Racing at a warm venue is a unique animal. I fear many racers will make a key tactical error by not using enough salt tablets. I recommend using the Sportsquestdirect.com product called Thermolytes to replace your sodium. This type of product is used by endurance athletes to minimize heat fatigue and muscle cramps due to excessive perspiration. You should follow the products recommended dosage. I have used over 50 Thermolyte capsules at each of the past 3 Ironman Hawaii races I’ve competed in. I would use at least 20 Thermolyte capsules at most Half Ironman races. That sounds like a staggering quantity, but it was absolutely the correct amount for me as it was within the recommended dosage.

For questions about nutrition and triathlon training I am referring people to Kim Mueller, MS, RD. Kim is a Registered Sports Dietician, competitive endurance athlete, and fellow tri-club member who provides nutritional counseling and meal planning to athletes around the world. Tri-club members are encouraged to take advantage of a complimentary initial 30 minute consultation with Kim. More information on her services can be found at www.kbnutrition.com. Kim can be reached at kim@kbnutrition.com.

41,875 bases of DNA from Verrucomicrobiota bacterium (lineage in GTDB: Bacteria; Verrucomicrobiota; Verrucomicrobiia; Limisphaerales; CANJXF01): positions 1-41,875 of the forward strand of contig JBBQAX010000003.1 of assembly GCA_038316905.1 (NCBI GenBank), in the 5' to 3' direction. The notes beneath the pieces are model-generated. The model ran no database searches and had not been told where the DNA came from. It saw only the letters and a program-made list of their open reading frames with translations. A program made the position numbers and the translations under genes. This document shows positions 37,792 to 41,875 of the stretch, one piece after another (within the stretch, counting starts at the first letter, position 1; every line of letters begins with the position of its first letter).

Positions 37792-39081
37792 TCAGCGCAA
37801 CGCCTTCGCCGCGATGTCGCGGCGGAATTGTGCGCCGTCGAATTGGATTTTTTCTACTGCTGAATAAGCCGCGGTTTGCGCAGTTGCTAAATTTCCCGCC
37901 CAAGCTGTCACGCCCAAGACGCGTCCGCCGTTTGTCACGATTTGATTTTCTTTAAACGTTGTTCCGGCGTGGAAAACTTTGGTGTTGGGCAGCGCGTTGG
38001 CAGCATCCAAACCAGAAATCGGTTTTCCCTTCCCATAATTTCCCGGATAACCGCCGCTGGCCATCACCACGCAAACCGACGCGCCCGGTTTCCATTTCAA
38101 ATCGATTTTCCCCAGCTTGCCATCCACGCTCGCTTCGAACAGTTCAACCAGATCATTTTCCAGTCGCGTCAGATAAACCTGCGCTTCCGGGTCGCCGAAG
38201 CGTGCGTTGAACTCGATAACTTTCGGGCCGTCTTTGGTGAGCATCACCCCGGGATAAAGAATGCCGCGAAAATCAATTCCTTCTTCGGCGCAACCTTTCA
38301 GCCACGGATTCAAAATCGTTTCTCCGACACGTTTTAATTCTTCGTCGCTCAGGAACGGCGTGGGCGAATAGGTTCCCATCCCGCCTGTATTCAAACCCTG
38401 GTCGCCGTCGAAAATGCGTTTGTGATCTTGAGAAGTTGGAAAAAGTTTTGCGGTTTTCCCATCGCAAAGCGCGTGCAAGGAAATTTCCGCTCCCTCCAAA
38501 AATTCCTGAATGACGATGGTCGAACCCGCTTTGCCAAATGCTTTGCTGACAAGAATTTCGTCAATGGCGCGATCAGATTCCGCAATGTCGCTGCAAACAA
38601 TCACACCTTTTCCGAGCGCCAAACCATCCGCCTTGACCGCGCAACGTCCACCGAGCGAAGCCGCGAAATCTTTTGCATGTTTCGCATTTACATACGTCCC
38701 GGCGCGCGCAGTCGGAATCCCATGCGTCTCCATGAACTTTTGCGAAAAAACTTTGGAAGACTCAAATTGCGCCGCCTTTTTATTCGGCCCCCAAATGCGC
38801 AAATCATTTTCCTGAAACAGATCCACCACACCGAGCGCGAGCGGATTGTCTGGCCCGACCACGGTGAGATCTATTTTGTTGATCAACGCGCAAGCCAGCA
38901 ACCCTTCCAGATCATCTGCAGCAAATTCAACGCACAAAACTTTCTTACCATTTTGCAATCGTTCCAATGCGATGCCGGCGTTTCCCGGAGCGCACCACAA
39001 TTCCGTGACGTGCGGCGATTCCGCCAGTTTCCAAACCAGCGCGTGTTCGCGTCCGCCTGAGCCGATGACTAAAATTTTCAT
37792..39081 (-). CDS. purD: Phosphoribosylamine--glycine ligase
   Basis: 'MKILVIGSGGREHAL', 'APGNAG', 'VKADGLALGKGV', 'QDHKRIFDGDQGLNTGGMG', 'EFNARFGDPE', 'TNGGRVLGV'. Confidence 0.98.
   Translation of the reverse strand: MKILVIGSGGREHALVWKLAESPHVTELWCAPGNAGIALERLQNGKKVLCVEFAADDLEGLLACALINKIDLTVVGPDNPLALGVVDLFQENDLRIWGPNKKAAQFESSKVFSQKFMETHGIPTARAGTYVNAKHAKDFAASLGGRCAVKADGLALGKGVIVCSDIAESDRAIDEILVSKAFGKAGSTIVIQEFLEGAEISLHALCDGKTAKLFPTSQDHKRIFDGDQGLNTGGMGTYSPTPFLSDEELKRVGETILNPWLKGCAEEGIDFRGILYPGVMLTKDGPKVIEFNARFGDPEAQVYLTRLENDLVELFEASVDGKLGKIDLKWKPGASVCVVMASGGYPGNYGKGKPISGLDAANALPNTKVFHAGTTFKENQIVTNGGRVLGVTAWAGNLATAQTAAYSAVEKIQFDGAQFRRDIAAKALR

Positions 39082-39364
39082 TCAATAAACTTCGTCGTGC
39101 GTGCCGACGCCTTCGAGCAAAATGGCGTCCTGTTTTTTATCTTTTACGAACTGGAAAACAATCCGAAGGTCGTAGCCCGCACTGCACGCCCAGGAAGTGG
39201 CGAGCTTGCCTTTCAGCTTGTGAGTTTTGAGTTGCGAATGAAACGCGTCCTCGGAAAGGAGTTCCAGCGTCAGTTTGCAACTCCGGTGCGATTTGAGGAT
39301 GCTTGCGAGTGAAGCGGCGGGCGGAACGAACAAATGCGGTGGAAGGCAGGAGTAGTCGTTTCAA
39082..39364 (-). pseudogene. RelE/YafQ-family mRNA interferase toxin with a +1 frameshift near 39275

Month 1 (5 weeks):

EPP: Long bike: 30 miles, long run: 6-7 miles.
Brick: Saturday: bike 20 miles then immediately run 15 minutes. Sunday: run 30 minutes, bike 45 minutes.
Weekly totals: swim 3,000 yards (2 swims), bike 40-50 miles, run 15-20 miles.

Month 2 (4 weeks):

EPP: Long bike: 40 miles, long run: 8-9 miles.
Brick: Saturday: bike 30 miles then immediately run 20 minutes. Sunday: run 30-45 minutes, bike 45-60 minutes.
Weekly totals: swim 3,000-4,000 yards (2 swims), bike 60 miles, run 20 miles.

Month 3 (5 weeks):

EPP: Long bike: 50-55 miles, long run: 10-12 miles.
Brick: Saturday: bike 40 miles then immediately run 30 minutes. Sunday: run 45 minutes, bike 45-60 minutes.